Organic consequences:

The normal kidney receives 20 to 25% of cardiac output every minute.

However, it requires only about 7% of the oxygen and the red blood cells thus delivered for the purposes of its metabolism. We know of cases of complete thrombosis of the renal artery where the maintenance of a vascularization by the meager collateral perirenal circulation preserves for some time the survival of the organ. However, an arterial stenosis leads to a progressive atrophy of the kidney, which can be followed by fine CT or Doppler ultrasound. The anatomopathological aspect of the ischemic kidneys has been studied experimentally and found in man. The ischemic kidney atrophies. Under the microscope are complex lesions of nephroangiosclerosis, cholesterol embolism, interstitial fibrosis, tubular atrophy lesions and glomerular obsolescence. The appearance is close to that of a chronic interstitial nephritis, associating an atrophy of the tubular cells with formation of protein cylinders in the lumen of the tubes, giving them a so-called “microcystic” aspect, inflammatory infiltrates of the interstitium, fibrosis interstitial, glomeruli of ischemic aspect and their obsolescence, with lesions of segmental and focal and then global hyalinosis.

It can be seen that this is far from the old notion of “endocrine kidney” protected, unlike the adelphous kidney, from the hypertension it creates by the stenosis that ischemia.

The pathophysiology of this degeneration and the accompanying fibrosis has been the subject of experimental work. In animals, a model of chronic reduction in renal perfusion pressure results in severe parenchymatous lesions despite poststenotic perfusion pressures of 60 mmHg. The mechanism of tubular lesions has been studied in rats. Truong et al observed phenomena in the ischemic kidney suggesting that a local immune reaction affects the tubes. It has also been shown that the tubular epithelium undergoes apoptosis phenomena followed by a multiplication of cells that remain viable, possibly under the effect of “renotropin”, a growth factor responsible for compensatory hypertrophy after unilateral nephrectomy .

This suggests that the ischemic kidney still has powerful tubular regeneration capabilities if its vascularization is restored by surgery or endoluminal angioplasty. This explains why in humans, after revascularization, renal function improves in 55% of cases, stabilizes in 31% of cases and only worsens in 14% of cases. Interestingly, these results are practically comparable for surgical treatment and angioplasty.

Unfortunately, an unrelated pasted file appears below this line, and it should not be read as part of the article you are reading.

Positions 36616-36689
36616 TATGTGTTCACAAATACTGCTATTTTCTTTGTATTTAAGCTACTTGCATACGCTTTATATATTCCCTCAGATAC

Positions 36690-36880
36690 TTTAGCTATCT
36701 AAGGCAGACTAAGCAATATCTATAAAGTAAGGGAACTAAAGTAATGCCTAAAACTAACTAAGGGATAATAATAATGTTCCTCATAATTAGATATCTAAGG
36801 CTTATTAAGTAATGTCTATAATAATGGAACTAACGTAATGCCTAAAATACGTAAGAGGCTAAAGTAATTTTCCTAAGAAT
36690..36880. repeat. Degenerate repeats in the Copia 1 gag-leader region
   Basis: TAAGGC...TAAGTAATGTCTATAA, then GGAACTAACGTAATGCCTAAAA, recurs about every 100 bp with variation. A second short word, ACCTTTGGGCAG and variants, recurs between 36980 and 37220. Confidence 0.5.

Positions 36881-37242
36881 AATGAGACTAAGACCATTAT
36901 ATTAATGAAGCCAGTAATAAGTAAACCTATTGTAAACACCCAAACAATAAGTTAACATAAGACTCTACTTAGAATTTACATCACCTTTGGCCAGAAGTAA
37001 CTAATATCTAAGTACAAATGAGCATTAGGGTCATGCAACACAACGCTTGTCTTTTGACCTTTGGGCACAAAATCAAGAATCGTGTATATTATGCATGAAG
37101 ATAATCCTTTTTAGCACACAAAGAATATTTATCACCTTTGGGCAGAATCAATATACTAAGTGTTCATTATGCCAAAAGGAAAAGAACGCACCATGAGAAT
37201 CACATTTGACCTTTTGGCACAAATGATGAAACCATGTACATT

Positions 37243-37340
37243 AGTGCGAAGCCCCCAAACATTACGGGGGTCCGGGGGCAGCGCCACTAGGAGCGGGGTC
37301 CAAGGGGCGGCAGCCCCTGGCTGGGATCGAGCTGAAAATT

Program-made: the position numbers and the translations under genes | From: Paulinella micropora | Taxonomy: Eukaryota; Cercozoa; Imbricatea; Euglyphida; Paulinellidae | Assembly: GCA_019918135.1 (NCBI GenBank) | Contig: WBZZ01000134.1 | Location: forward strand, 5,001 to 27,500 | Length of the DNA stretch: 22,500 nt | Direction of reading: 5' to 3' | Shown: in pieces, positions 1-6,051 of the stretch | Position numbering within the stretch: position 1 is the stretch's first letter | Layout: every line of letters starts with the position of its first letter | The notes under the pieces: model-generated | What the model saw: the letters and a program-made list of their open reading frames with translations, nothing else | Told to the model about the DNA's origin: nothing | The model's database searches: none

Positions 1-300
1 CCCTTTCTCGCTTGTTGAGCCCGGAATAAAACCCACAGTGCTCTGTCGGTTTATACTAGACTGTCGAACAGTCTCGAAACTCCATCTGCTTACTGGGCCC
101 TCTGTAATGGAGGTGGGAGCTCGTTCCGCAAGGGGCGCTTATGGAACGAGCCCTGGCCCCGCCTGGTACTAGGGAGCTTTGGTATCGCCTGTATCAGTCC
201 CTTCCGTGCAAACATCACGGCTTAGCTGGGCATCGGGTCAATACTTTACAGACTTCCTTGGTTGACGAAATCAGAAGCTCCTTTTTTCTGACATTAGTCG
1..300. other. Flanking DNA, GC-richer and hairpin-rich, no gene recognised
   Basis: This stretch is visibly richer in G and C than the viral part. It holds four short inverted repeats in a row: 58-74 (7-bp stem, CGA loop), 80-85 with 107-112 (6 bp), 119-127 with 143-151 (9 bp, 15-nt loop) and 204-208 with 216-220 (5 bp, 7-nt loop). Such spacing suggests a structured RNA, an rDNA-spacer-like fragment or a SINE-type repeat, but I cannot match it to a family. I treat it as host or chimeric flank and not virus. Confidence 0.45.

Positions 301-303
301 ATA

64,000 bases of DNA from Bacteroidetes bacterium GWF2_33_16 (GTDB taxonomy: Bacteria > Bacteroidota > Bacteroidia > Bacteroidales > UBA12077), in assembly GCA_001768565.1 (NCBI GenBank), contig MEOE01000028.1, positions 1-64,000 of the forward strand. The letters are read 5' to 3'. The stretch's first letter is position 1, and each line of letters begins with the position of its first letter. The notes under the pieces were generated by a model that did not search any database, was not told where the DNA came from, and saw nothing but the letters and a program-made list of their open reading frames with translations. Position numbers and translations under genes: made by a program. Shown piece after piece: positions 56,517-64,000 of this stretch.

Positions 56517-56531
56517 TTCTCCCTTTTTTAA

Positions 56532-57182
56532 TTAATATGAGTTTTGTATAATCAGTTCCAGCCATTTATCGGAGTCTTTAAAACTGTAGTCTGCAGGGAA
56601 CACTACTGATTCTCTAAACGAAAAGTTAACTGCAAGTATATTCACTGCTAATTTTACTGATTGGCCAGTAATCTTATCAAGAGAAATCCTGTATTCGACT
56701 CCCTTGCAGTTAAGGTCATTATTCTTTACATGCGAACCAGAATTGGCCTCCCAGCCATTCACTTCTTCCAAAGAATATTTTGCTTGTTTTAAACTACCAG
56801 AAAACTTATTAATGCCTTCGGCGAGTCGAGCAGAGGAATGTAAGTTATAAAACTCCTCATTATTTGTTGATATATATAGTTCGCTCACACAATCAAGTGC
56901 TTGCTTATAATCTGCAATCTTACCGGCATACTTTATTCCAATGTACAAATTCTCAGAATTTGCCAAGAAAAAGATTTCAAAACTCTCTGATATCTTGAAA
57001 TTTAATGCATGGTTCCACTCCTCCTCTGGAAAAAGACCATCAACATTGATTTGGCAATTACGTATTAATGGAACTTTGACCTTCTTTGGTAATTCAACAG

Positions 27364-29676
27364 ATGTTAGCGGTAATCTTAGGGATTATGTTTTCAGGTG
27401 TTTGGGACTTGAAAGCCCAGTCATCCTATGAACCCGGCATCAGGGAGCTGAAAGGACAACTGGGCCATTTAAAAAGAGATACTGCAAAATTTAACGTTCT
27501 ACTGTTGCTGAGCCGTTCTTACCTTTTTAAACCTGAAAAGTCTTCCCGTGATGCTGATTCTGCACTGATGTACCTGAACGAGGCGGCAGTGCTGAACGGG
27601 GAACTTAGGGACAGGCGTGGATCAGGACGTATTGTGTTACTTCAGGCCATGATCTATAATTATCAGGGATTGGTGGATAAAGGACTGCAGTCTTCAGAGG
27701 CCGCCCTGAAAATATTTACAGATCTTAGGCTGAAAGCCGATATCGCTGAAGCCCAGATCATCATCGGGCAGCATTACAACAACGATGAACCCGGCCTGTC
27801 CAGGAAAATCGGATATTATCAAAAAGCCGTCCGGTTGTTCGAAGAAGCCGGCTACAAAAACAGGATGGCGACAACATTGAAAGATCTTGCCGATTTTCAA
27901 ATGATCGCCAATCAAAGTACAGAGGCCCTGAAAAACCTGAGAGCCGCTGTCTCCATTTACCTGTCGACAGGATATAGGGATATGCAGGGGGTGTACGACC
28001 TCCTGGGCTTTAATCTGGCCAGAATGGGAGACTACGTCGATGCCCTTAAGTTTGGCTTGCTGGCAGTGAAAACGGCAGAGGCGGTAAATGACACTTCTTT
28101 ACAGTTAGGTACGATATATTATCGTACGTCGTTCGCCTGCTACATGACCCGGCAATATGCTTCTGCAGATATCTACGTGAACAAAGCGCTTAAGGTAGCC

The association with tubulo-interstitial lesions of glomerular lesions of segmental and focal hyalinosis has also been reported. It is not known whether these non-specific lesions are due to ischemia itself or, conversely, are formed in areas of the kidney that are protected and subjected to a glomerular hyperfiltration regimen. Nevertheless, they probably explain the possibility of abundant proteinuria, which is well known in renal ischemic disease and whose relationships with the degree of stenosis and the severity of renal insufficiency have been analyzed by Conlon et al .

Ischemia leads to fibrosis. This fibrosis affects the renal medulla, and in particular the peritubular capillaries which, enclosed in the collagen, help to perpetuate the sclerosing process.

The pathophysiology of ischemic renal fibrosis involves primarily Ang II and endothelin, but also transforming growth factor (TGF) -b and platelet derived growth factor (PDGF) -b. In the rat, prolonged perfusion of Ang II at low-pressure doses results in lesions very similar to those of human ischemic kidney diseases, whereas in this protocol, the interstitium is strewn with osteopontin, chemoattractant of the macrophages which are scattered the interstitium, invaded by interstitial cells which undergo phenotypic transformation into myofibroblasts expressing α- SMA epitopes, and finally Ang II enhances the expression of TGF-β on fibroblasts.


The diagnosis of ischemia of vascular origin is not always evident. These patients of a certain age are often long-standing hypertensive patients, probably suffering from nephroangiosclerosis, sometimes obese and diabetic, who may also suffer from an unknown, glomerular or urological nephropathy. However, the fact of dealing with an atherosclerotic and polyvascular patient, a coronary, arterial, cerebrovascular history is enough to attract attention.Foot lesions consistent with cholesterol embolism have excellent orientation value. The fact that an unexpected ascent of serum creatinine has resulted from a new or enhanced antihypertensive treatment, more particularly by an angiotensin antagonist, is very evocative.

A particular clinical manifestation of the stenosis affecting the two kidneys or the artery of a functionally unique kidney is represented by the pulmonary oedema edema described by Pickering et al in 1988 and by many others in its train.These are sudden onset of pulmonary edema in patients whose myocardial function is not particularly compromised.In fact, if one recalls that the ischemia of the models of Goldblatt two kidneys, two clips and one kidney, one clip leads to a progressive retention of water and salt, one conceives that this hypervolemia ends up leading to an edema pulmonary, which has flash only its mode of clinical appearance, but which in fact is only the expression of “the last drop of water that makes the vase overflow”. These episodes of pulmonary edema represent the formal indication of endoluminal angioplasty.

This is followed immediately by sodium-rich polyuria, which can act as an obstacle lift and, once the pulmonary edema has been controlled, require a perfusion of saline to avoid dangerous hypovolemia.